VIENNA (Reuters) - Morocco and the Polisario Western Sahara independence movement on Wednesday said they hoped talks to resolve their 34-year dispute would continue and said two days of discussions in Austria had been “frank” and “deep”.
Negotiators met on Monday and Tuesday in the Austrian town of Duernstein on the Danube west of Vienna for U.N.-hosted talks aimed at unblocking the dispute over the resource-rich strip on the western edge of the Sahara desert.
“It was for the first time a good atmosphere,” Mhamed Khadad, Polisario’s U.N. coordinator and a member of the delegation, told Reuters before leaving Vienna airport.
“It was a very frank and very deep debate and each delegation could defend its point of view about the solution of the conflict,” Khadad said of the talks, the first since failed negotiations near New York last year.
Western diplomats say the row over Western Sahara, a territory slightly bigger than Britain with under half a million people, is hampering efforts to tackle an insurgency linked to al Qaeda that is spreading south through the Sahara desert.
Both Khadad and one of his counterparts in the talks, Morocco’s Foreign Minister Tayed Fassi Fihri, said there was no sign yet of a compromise regarding the main disagreement.
Morocco annexed Western Sahara in 1975 and is now offering it autonomy but the Polisario movement, which fought a guerrilla war until 1991 and is backed by neighbouring Algeria, is demanding a referendum on Western Sahara’s future.
“The Vienna talks were an opportunity to clarify and give answers about the Moroccan proposal to convince the other side,” Fihri told Reuters by telephone.
“I hope the picture is now 100 percent clear. Morocco will pursue its efforts on the same path,” he added, reiterating the kingdom’s rejection of a referendum.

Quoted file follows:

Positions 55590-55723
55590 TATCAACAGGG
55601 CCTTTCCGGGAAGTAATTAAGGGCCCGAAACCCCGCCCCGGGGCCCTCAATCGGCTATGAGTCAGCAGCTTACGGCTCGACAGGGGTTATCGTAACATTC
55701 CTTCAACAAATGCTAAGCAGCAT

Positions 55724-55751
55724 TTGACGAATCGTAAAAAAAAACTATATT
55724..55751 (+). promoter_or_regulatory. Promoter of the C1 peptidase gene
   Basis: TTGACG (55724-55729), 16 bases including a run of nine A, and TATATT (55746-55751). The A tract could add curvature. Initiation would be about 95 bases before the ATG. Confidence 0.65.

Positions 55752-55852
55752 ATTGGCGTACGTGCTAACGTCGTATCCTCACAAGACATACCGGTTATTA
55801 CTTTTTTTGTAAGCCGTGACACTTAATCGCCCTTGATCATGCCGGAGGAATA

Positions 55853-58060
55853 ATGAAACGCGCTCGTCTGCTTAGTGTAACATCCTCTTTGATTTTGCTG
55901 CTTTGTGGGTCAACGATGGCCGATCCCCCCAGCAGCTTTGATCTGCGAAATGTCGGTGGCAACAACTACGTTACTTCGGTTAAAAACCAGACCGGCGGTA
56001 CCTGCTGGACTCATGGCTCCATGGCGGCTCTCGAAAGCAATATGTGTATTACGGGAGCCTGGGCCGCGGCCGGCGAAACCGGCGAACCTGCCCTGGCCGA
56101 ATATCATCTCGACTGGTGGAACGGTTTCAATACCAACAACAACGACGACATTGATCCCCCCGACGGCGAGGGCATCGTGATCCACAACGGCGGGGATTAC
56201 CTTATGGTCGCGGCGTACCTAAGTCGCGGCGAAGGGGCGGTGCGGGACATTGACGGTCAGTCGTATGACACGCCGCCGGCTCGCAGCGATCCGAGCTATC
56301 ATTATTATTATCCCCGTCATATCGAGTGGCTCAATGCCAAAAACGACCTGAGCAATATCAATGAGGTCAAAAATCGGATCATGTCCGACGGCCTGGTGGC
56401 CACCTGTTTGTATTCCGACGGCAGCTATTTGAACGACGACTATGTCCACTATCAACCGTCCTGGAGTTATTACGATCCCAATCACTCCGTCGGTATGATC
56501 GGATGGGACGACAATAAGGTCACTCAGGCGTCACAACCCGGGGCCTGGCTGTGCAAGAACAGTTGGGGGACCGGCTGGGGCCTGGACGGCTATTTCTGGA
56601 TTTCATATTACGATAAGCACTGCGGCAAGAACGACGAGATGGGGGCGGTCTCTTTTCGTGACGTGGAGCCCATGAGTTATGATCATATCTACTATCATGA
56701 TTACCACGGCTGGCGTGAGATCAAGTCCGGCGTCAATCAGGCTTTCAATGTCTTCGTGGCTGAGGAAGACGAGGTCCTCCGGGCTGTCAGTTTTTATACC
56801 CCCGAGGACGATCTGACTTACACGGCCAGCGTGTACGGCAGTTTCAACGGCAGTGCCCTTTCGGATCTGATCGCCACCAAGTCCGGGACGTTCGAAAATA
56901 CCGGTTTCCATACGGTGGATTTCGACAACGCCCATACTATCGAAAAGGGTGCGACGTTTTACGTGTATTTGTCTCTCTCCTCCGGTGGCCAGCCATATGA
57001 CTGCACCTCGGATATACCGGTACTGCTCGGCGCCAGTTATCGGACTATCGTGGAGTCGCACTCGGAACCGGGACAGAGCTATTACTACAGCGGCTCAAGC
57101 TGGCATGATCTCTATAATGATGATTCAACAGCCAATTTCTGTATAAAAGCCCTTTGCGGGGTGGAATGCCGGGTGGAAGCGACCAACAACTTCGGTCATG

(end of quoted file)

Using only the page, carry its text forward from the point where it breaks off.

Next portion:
But Polisario’s Khadad said the spirit of the talks signalled a new momentum.
“Unfortunately we have not reached common ground until now. But some steps have been done because of the atmosphere and the very frank and very deep conversations on the issue,” he said.
A former Spanish colony until Madrid pulled out in 1975, Western Sahara has reserves of phosphates — used in fertiliser — and the potential for big offshore oil and gas finds. No country recognises Morocco’s rule.
Christopher Ross, U.N. mediator in the conflict, said on Tuesday he would arrange another round of talks as soon as possible. He left open whether those talks would follow the same “informal” format in Duernstein or would be formal talks like the four failed previous attempts.
Khadad and Fihri both said they expected the next round of talks before the end of the year.
Khadad reiterated Polisario’s demand that Europe, especially France and Spain, had to be involved in finding a solution.
“Those countries, the former colonial powers in this region, have great responsibility,” Khadad said. “We are urging them to contribute to peace ... by putting pressure on the parties.”
Algeria and Mauritania, which also borders Western Sahara, were also present in parts of the Duernstein talks.
The dispute has soured relations between Algeria and Morocco and limited their cooperation in fighting al Qaeda’s North African wing.